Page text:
The window on the left (Nihil Xti carius) pictures a bird seemingly embracing or holding on to a tree. From the leaves, one might presume that it is a mighty oak, as a symbol for Christ. As the aspiring soul works out its priorities, it establishes this principle, to prefer nothing to Christ, to hold nothing dearer than Christ.

The window on the right shows a dramatic close-up of one bird feeding the other, giving body to the words (Passionibus Christi participemur) through patience we share in the sufferings of Christ. The whole passage, which is the conclusion of the Prologue reads: “Never swerving from his teaching, but faithfully observing his teaching in the monastery until death, we shall through patience share in the sufferings of Christ that we may deserve also to share in his kingdom.” (Pro. 50) What may be lost in translation is that the two Latin words (passionibus…patientiam) are from the same root. It is by our patience in the face of all the vicissitudes of monastic living: the yoke of obedience, misunderstandings, hurts, hidden faults, the burden of the day and all the other things that try our patience, that we share in the sufferings of Christ.

We hold nothing dearer than Christ so that by patience we may ultimately be sharers in His kingdom. There is a hint here of the description in the Acts of the Apostles of the early life of Christians in Jerusalem.

9-10.Quaerens Dominus (Pro. 14) “The Lord seeking.” Revere Deum quaerit (Ch. 58:7) the novice truly seeks God. “Seeking his workman in a multitude of people, the Lord calls out to him and lifts his voice again…)”

These two windows depict two related concepts of seeking in the mystery of the journey of a soul. On the one hand we are told that it is God who seeks us out however far we may have wandered, even if it is into the spiny grip of the bushes on the hillside.

The next window reflects one who truly seeks God. Seeking God is one of the primary criteria for testing to see if one is ready for monastic life as noted in the chapter on the novices. (Ch. 58:7)

The soul is shown escaping from the power of the devil, who strives mightily with trident and tail to hinder the advance. The soul moves quickly along the path of God’s commands, to the very heart of God--Father, Son, and Holy Spirit-- present in the symbol of three intertwined circles.

This switch of the subject and the object in the two windows is a clever way to bring together two basic teachings of the Rule. God seeks us and we seek God. It is a truism of the spiritual life, however, that even our desire to seek God is God-given.

11.Quid suavius haec voce Domini (Pro. 19) “What can be sweeter to us, beloved brethren, than this voice of the Lord inviting us?” or “What, dear brothers, is more delightful than this voice of the Lord calling to us?” (Dulcius is the Latin word used in the Rule for sweeter. Fr. Gregory has chosen to use suavius. The meaning is the same.)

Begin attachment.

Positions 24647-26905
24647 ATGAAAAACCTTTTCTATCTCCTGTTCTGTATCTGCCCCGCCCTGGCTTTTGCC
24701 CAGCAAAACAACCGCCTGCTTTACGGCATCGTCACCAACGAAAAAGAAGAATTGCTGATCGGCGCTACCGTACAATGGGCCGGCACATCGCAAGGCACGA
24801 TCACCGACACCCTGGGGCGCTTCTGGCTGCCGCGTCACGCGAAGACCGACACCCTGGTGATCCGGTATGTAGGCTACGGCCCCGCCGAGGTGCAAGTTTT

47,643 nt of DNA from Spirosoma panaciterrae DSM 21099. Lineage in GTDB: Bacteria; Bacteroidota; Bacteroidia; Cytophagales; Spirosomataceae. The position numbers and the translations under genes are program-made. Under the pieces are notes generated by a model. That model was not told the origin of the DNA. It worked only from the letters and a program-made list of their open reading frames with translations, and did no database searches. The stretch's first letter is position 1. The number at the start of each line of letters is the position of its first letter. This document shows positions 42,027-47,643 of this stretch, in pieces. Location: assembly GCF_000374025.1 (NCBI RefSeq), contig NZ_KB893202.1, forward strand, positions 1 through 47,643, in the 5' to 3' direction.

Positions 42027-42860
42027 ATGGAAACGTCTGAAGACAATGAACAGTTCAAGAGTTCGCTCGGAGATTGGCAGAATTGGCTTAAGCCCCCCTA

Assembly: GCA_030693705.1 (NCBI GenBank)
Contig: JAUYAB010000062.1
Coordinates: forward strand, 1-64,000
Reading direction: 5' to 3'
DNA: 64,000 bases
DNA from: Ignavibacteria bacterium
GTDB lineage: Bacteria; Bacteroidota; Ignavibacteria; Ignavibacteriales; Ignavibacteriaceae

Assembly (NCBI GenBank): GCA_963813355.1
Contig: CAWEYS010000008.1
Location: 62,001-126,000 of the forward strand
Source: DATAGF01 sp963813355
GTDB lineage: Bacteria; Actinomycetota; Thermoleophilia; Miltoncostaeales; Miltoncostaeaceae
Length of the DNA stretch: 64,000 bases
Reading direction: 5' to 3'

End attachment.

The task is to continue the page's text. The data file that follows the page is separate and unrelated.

The window on the left hints of a pastoral scene of peace and beauty. With flowers blooming and birds singing, an aura of calm is conveyed. A scene such as this opens up reflection on the beauty of all creation and the goodness of the God who provides it. Such a moment prompts us to call out: “What could be sweeter than the voice of the Lord inviting us” to prayer and discipleship?

12.Ecce ego (Pro. 18) “Here I am.”

The window on the right has the words Ecce Ego. These words do not appear together in the Rule. Fr. Gregory may have purposely sought ambiguity in the expression. On the one hand, following the long covenant tradition, prophets being called would invariably answer the voice of the Lord saying, ”Here I am.” The implication would be that the disciple, on hearing the “sweet” voice of the Lord, answers by offering himself back to God. The Psalmist says: “Here I am Lord, I come to do your will.” (Ps. 39 [40]: 8) The lighted candle being offered to the hand of God represents the total oblation of the aspiring soul.

On the other hand, one might interpret the words as God speaking. In the verses immediately preceding the one that speaks of the sweet voice of the Lord there is this dramatic passage: “Seeking his workman in a multitude of people, the Lord calls out to him and lifts his voice again: Is there anyone here who yearns for life and desires to see good days: (Ps. 33 [34]: 13). If you hear this and your answer is “I do,” God then directs these words to you: If you desire true and eternal life, keep your tongue free from vicious talk and your lips from all deceit; turn away from evil and do good; let peace be your quest and aim (Ps. 33 [34]: 14-15) Once you have done this, my eyes will be upon you and my ears will listen for your prayers; and even before you ask me, I will say to you: Here I am. (Pro. 14-18) (Ecce adsum)